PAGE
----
August 27, 2012
Fact Vs. Fiction About the House Republican Medicare Plan
Claim: The House-passed budget would force seniors to pay an extra $6,400 per year for their Medicare costs.
Truth: First, that analysis applied to the FY2012 House budget, not the FY2013 House budget. Second, it wasn’t true then, and it’s not true today.
Not true today:
- The FY2013 House budget improved upon last year’s budget, using a competitive-bidding process to determine the growth in premium support payments. Under competitive bidding, participating plans compete to deliver the same package of guaranteed benefits as traditional Medicare at a lower cost, and Medicare’s payment to seniors is set at the second-lowest bid or traditional fee-for-service, whichever is cheaper.
- Under competitive bidding, there is no risk that any senior will be unable to afford his or her guaranteed Medicare benefits. There will always be one plan that is fully covered by the premium-support payment.
- Like last year, lower-income seniors and those with greater health risks receive extra protection – fully funded savings accounts to offset out-of-pocket costs and risk-adjusted payments to cover greater health care needs.
- Premium support, competitive bidding, and more assistance for seniors with lower incomes or greater health needs will ensure guaranteed affordability for all seniors.
- CBO has said that they do “…not have the capability at this time to estimate…” the beneficiary effects for the Medicare reforms contained in the FY 2013 House Republican budget.
Not true then:
- That analysis, performed by the Congressional Budget Office (CBO), failed to account for what CBO’s director admitted was a “gap in [CBO’s] toolkit”: CBO cannot quantify the waiting lists and denied care that would hit seniors if the price controls and bureaucratic rationing in the President health care law take full effect.
- In other words, the impact of the FY2012 House budget was not measured against the diminished value and denied care that the President’s health care law ensures. Nor was it measured against the bankruptcy of Medicare that will occur in 12 years if Congress fails to act. It was measured against a fiscal fantasy.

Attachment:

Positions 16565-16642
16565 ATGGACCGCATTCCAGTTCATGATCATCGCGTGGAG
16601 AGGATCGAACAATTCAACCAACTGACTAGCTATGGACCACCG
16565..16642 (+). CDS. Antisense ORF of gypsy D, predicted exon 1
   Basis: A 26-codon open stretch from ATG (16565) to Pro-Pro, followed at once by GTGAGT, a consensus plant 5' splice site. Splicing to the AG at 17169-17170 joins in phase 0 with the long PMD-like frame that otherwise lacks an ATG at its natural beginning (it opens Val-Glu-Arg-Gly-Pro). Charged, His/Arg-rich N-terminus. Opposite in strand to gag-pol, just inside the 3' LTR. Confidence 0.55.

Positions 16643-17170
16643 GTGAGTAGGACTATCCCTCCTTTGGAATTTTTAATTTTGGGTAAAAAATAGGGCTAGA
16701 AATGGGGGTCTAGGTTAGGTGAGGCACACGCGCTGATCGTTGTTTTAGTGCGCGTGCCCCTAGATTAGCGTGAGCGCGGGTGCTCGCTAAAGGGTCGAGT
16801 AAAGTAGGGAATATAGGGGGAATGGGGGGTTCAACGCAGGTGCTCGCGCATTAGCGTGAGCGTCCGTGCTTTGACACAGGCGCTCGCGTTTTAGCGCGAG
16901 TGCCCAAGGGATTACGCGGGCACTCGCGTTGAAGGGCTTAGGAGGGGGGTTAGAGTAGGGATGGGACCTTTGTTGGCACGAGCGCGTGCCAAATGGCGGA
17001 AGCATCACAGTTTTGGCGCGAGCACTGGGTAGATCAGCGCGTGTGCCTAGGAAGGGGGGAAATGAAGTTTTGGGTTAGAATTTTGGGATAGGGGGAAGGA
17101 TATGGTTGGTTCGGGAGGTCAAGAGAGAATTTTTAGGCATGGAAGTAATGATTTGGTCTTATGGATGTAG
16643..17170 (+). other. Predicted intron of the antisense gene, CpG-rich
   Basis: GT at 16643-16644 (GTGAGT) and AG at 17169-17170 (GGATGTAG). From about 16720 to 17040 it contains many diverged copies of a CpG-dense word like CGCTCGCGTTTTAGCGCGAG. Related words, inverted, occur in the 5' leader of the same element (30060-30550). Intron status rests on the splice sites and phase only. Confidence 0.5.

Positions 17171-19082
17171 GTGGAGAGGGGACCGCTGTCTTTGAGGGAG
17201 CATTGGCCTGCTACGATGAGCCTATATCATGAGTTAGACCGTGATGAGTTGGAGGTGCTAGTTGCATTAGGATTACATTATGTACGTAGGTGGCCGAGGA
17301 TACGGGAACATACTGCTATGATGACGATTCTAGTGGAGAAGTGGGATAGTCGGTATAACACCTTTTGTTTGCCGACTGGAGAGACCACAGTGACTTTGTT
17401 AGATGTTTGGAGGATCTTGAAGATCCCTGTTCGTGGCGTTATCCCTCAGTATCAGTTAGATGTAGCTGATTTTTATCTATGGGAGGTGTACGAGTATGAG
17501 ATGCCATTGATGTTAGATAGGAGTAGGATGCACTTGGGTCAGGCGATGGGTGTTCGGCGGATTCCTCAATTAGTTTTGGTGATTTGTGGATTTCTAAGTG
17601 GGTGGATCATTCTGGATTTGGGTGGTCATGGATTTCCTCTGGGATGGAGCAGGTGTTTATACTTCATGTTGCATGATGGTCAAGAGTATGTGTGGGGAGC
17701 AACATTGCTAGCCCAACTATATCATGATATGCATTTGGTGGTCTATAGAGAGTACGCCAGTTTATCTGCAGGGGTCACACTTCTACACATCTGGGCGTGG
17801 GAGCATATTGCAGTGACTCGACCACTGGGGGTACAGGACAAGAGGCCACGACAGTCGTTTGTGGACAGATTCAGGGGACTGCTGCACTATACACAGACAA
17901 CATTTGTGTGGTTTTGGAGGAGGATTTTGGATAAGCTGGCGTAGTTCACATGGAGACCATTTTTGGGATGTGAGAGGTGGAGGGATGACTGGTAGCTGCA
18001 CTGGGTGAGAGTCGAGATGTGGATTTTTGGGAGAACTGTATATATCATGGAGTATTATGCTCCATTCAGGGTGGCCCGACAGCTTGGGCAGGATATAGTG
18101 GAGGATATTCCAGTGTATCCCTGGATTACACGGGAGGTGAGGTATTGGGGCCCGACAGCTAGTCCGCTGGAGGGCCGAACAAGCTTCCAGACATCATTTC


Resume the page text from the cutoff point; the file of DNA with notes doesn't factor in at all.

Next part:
- True choice and competition – providers competing against each other for patients’ business – is the only way to reduce costs and improve quality.
- Moreover, that analysis failed to include the extra $7,800 our plan provided to lower-income seniors to ensure that no senior is denied access to quality, affordable health coverage.
Claim: This plan is nothing but a voucher that will cause seniors to lose guaranteed Medicare coverage they can afford.
The Truth: No. The changes in the House Republican budget will not affect those in or near retirement in anyway. When younger workers become eligible for the Medicare program, they will be able to choose the kind of plan that best suits their needs from a list of Medicare plans, including traditional Medicare fee-for-service option, that are guaranteed to offer coverage to all beneficiaries regardless of pre-existing conditions. Medicare would then provide a payment to subsidize the cost of the plan. This is not a voucher – it is a payment that flows through to whatever plan recipients choose. The program would operate in a similar manner as the health insurance that Members of Congress receive and Medicare’s prescription drug benefit program, which are also not “vouchers.” Former Clinton Budget Director Alice Rivlin has made it clear that premium support would not be vouchers with the following statement in testimony before the House Ways and Means Committee: “premium support as we define it is definitely not a voucher.”